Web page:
The first season episodes show their age, but the picture itself is reasonably crisp and clear -- a huge improvement over VHS quality that will be welcome news to fans of the series. There is some slight compression artifacting and edge shimmer, mostly due to cramming 25 episodes onto three DVDs, but this is hardly noticeable. The mono soundtrack has been piped into a Dolby Surround Sound format, so you at least get balanced coverage, and does reflect the tinny quality of the source, but is perfectly adequate and not at all unexpected for an older TV series.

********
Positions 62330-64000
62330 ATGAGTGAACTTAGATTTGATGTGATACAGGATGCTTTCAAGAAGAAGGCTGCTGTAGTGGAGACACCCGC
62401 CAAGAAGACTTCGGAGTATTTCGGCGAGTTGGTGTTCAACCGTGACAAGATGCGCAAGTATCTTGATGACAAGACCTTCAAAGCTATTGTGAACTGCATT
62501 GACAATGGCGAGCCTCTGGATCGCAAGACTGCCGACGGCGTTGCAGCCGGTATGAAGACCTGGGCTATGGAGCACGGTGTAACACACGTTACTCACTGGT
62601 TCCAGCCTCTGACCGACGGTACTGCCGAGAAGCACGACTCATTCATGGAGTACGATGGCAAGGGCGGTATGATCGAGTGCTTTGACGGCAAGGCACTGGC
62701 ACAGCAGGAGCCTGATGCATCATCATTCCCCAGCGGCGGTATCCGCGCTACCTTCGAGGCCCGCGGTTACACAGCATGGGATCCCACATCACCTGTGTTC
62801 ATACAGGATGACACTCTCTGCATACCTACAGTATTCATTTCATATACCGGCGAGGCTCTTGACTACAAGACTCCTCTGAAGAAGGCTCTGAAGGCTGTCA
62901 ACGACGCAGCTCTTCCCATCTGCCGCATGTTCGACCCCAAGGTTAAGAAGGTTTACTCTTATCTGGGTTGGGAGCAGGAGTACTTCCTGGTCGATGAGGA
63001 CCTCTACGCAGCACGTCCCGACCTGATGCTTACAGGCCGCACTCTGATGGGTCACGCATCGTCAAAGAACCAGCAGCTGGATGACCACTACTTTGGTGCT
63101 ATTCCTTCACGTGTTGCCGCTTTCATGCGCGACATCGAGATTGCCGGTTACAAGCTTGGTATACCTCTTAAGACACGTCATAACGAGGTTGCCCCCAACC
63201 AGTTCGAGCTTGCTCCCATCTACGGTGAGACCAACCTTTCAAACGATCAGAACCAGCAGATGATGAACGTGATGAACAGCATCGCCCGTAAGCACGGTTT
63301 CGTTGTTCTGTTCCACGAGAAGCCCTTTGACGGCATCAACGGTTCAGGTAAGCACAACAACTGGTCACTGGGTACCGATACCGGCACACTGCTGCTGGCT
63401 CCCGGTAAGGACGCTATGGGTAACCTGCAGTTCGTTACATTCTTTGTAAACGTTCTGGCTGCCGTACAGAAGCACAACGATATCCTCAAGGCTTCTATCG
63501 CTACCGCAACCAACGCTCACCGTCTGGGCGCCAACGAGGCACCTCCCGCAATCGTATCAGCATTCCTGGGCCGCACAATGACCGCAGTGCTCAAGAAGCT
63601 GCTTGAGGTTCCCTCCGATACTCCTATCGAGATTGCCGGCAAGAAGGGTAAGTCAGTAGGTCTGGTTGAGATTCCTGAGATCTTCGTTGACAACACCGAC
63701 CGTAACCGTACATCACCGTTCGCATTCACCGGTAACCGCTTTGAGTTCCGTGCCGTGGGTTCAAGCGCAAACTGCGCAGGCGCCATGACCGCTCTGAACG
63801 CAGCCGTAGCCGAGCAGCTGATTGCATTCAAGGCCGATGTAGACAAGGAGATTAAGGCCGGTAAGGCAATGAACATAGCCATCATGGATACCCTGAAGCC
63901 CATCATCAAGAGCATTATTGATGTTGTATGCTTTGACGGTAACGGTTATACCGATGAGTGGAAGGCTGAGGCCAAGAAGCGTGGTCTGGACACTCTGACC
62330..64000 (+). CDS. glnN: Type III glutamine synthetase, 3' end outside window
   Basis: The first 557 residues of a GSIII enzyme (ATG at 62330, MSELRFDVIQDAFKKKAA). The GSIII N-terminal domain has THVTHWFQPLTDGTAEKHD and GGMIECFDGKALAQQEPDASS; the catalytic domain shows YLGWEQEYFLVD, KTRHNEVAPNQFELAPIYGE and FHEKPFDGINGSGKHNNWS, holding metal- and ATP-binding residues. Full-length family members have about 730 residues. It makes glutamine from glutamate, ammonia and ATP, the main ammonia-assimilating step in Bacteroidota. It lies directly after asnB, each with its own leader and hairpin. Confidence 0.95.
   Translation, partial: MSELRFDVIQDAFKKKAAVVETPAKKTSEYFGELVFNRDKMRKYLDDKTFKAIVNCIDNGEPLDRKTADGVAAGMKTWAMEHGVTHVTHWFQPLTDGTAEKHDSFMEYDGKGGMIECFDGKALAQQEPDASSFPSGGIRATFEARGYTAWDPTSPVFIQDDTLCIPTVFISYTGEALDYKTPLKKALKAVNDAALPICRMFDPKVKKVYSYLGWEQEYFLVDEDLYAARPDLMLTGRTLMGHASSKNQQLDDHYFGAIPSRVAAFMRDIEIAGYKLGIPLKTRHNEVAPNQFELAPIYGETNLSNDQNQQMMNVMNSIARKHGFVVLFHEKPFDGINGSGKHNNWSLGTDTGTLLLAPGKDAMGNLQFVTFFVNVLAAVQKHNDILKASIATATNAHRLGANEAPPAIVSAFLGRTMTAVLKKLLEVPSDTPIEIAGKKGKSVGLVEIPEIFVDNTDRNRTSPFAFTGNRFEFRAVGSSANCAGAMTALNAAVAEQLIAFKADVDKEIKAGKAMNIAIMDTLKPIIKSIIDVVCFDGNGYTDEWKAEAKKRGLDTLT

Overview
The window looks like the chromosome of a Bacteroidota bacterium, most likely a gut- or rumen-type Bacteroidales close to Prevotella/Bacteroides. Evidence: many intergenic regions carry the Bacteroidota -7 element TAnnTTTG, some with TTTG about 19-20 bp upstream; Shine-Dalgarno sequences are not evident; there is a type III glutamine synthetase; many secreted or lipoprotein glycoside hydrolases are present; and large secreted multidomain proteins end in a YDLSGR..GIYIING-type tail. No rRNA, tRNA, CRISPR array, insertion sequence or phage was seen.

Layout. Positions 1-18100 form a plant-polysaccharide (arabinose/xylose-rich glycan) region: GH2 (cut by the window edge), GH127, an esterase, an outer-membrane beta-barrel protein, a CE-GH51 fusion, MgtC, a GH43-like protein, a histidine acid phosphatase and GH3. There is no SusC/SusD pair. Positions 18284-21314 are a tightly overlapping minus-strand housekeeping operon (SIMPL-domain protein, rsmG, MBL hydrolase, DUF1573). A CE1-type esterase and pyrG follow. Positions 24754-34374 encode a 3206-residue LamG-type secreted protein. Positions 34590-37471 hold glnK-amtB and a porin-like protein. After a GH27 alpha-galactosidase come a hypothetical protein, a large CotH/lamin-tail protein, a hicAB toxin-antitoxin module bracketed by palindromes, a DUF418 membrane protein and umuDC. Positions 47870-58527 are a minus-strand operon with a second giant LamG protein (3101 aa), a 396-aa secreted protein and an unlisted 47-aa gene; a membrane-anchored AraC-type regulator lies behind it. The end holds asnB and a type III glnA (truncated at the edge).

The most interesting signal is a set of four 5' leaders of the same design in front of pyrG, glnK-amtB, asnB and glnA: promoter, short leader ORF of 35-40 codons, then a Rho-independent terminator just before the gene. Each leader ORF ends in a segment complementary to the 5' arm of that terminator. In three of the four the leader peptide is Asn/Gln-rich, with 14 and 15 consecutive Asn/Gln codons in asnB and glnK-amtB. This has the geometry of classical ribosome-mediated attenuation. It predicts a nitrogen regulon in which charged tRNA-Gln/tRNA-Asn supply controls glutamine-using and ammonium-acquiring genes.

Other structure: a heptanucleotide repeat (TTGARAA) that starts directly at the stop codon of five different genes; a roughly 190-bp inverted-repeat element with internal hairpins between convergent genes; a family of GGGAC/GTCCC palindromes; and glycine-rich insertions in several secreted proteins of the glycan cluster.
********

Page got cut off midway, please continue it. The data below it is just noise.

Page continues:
Two words: Chuck and Bob. Perhaps you joined me in blocking out the disturbing (and, thank goodness, fleeting) popularity of ventriloquist acts in the late '70s and their ubiquitous presence on prime-time TV. If you were around at the time, the mere mention of the phrase "Wayland Flowers and Madam" should have you reflexively diving behind the couch. Horrible memories will resurface for you, then, when Jay Johnson appears in episode seven as Chuck, the lunatic son of Burt, and his wooden (in more ways than one) pal Bob, who is convinced he's a real person. In fact, the very manner of his appearance (overly staged, dramatic entrance to huge applause from studio audience), will make your lip involuntarily curl and your fists unconsciously clench. Chuck/Bob is so annoying, you pray for termites -- genetically altered to also eat human flesh -- to devour the pair of them in their sleep (in matching pajamas, no less). To the show's credit, Chuck/Bob is not the dominant character and gets made fun of as often as he makes fun of others, but it is still the one weeping sore spot of the series. It could be worse. I'm not sure how, but I'm in the process of blocking out the whole Chuck/Bob thing again, so bear with me.